If you realize that the plan you chose does not actually cover everything you need it to, or your doctor is not in your network, you can make one change from January 1 through March 31. This period is not the same as the Annual Enrollment Period - there are only a few types of changes you can make. You can switch from one MA plan to another MA plan, or you can switch from MA (or MAPD) back to plain Original Medicare (with the option to add Part D).
You are eligible for MA as long as you live in a service area that offers it and you already have Original Medicare (Part A and Part B). The only exception is for those who have ESRD (End-Stage Renal Disease). There are only a few MA plans that will cover people who have ESRD, and they only exist in a few specific service areas. A Medicare Plan Finder agent in your area can help you find out if there is an ESRD-friendly Medicare Advantage plan available to you.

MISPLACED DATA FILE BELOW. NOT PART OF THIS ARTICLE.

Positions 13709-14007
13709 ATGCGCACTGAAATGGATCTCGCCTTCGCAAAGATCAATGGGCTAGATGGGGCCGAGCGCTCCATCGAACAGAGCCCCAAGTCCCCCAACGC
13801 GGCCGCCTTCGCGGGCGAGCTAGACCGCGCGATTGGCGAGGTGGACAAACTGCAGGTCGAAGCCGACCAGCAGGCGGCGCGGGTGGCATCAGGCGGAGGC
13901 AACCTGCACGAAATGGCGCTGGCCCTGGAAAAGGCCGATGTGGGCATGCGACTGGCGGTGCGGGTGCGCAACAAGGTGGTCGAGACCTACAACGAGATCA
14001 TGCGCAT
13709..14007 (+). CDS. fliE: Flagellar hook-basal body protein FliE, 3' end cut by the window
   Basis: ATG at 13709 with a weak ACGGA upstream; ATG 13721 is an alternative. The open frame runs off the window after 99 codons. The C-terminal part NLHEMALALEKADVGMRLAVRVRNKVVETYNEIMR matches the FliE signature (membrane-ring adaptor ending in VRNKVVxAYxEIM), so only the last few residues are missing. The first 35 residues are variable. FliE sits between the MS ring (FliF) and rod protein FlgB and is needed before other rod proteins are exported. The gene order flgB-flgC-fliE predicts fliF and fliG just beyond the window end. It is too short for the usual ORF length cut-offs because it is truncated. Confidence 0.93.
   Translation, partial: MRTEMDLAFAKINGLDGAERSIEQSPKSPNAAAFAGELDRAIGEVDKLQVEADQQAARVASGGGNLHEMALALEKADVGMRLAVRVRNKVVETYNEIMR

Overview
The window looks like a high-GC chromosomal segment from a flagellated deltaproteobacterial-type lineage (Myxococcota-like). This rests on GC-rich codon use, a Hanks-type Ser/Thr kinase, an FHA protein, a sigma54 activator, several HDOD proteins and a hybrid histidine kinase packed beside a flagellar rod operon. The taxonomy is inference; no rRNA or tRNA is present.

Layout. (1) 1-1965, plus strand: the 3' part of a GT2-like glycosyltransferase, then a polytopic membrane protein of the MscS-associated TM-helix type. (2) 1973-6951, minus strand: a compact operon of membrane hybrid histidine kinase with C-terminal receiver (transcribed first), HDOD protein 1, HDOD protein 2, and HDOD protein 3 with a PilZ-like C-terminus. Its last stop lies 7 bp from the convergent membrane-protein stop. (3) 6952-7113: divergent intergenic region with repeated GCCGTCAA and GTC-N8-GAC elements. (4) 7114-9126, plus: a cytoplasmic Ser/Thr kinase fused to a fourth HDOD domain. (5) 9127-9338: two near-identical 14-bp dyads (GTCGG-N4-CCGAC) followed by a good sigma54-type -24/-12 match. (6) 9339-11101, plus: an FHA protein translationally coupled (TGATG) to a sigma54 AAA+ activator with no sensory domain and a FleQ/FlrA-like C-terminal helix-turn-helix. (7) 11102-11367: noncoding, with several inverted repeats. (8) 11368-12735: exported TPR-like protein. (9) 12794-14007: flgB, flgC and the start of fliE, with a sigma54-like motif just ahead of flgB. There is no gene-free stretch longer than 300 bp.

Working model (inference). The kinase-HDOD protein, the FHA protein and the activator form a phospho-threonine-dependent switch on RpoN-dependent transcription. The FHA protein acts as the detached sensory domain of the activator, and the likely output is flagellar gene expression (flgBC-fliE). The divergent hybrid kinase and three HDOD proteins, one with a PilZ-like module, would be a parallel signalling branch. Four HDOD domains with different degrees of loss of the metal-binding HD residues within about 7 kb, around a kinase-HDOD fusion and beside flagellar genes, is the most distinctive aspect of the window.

You’re in the right place! Medicare Plan Finder is a great place to start for getting one of these plans. We have MA agents in 38 states who can sell plans from most major carriers. Contact Medicare Plan Finder to discuss your Medicare options. There is never any obligation to buy, and all of the information is free. Give us a call at 833-438-3676.